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SENTENTIA. European Journal of Humanities and Social Sciences

When emotions cannot speak: a pragmatic analysis of cases of alexithymia in English fiction

Zhgun Daria

Professor of the Department of Asian Studies at Catholic University of Daegu

41528, Yuzhnaya Koreya, g. Daegu, ul. 84 gonhang-Ro, 105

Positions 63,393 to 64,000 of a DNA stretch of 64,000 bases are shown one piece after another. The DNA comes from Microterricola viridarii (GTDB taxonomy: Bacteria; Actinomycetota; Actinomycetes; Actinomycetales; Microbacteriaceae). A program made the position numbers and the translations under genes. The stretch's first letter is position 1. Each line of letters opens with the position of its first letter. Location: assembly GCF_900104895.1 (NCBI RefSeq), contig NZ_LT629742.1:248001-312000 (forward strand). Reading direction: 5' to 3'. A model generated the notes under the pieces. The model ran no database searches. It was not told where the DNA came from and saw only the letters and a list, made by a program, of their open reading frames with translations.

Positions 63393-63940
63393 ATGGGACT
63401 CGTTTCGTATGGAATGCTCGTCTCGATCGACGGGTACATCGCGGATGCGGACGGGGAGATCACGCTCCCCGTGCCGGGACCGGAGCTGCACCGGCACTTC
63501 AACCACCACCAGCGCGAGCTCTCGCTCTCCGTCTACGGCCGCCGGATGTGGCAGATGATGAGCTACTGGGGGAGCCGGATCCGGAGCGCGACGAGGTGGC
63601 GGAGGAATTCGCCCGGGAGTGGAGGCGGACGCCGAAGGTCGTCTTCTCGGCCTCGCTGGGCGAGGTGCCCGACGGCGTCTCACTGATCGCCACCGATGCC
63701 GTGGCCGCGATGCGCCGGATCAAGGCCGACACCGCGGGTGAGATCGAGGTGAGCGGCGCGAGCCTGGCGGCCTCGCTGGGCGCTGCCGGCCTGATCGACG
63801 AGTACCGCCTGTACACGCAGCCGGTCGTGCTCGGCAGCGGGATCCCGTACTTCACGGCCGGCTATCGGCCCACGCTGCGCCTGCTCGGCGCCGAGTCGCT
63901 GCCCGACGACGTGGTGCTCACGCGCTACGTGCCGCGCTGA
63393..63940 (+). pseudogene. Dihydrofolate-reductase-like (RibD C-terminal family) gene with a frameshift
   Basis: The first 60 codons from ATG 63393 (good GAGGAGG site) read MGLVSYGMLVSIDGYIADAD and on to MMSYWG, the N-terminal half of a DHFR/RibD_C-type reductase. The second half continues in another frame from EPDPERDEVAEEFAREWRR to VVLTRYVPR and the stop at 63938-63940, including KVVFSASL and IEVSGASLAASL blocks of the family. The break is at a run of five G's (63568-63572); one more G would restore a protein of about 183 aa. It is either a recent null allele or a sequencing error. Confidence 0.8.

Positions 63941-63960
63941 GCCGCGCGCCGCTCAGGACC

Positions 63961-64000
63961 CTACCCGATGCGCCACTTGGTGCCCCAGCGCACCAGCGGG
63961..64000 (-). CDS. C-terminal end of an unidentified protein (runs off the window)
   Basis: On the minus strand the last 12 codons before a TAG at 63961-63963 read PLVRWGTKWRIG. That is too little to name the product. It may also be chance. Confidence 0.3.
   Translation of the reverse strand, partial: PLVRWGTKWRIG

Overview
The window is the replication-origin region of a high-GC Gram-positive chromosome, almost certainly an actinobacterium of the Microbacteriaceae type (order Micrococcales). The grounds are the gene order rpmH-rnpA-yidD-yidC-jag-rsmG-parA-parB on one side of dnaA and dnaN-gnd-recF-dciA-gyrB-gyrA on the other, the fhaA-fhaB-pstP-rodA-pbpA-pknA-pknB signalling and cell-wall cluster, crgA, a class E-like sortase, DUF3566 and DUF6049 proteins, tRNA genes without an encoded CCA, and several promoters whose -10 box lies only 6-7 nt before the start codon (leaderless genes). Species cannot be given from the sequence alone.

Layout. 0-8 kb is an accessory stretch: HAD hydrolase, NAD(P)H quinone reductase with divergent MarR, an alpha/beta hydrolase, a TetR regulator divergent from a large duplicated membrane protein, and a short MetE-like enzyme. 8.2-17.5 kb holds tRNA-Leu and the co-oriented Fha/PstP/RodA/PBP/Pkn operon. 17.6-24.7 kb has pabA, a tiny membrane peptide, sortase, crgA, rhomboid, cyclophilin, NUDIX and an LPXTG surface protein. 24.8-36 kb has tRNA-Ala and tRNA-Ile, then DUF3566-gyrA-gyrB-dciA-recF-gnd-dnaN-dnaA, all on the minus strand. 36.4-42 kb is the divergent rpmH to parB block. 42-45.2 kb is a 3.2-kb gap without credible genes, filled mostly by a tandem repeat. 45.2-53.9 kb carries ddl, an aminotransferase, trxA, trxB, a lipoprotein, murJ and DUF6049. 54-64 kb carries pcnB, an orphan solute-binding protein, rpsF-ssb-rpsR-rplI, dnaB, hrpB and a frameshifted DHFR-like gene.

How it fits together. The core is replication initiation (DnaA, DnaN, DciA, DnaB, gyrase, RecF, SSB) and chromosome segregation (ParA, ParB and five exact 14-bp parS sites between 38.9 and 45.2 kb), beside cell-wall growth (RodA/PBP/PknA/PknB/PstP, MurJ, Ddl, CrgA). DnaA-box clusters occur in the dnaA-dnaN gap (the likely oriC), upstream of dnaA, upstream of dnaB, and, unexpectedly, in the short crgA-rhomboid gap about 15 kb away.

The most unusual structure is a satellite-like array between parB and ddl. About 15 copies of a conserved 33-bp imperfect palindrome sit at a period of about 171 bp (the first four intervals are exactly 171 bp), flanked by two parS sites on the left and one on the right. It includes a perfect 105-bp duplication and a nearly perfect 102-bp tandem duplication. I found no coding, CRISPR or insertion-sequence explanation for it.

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Abstract: The article focuses on the analysis of cases of alexithymia in English fiction in order to reveal their pragmatic potential. Alexithymia is studied from a linguistic perspective and is defined as the inability or difficulty to express emotions verbally. Emotions are viewed as a type of language identity that functions within specific ways to exchange communicative information. Emotions are recognized as social phenomena that are embedded in social contexts. The article strives to provide a novel insight into the study of emotions in the field of linguistics. For the first time, alexithymia is addressed not as a psychological disorder, but as a linguistic attempt to create and increase a pragmatic effect on the reader by implying additional information and emotional and evaluative overtones. Research methods include definition, semantic and pragmatic analyses of emotional and evaluative utterances, expressing or implying alexithymia, and selected from English fiction by the continuous sampling method. The author comes to the conclusion that emotions can still be revealed and comprehended by the reader without being expressed or implied in the text. It is the context that helps to determine the emotion, its intensity and polarity, as well as its pragmatic potential.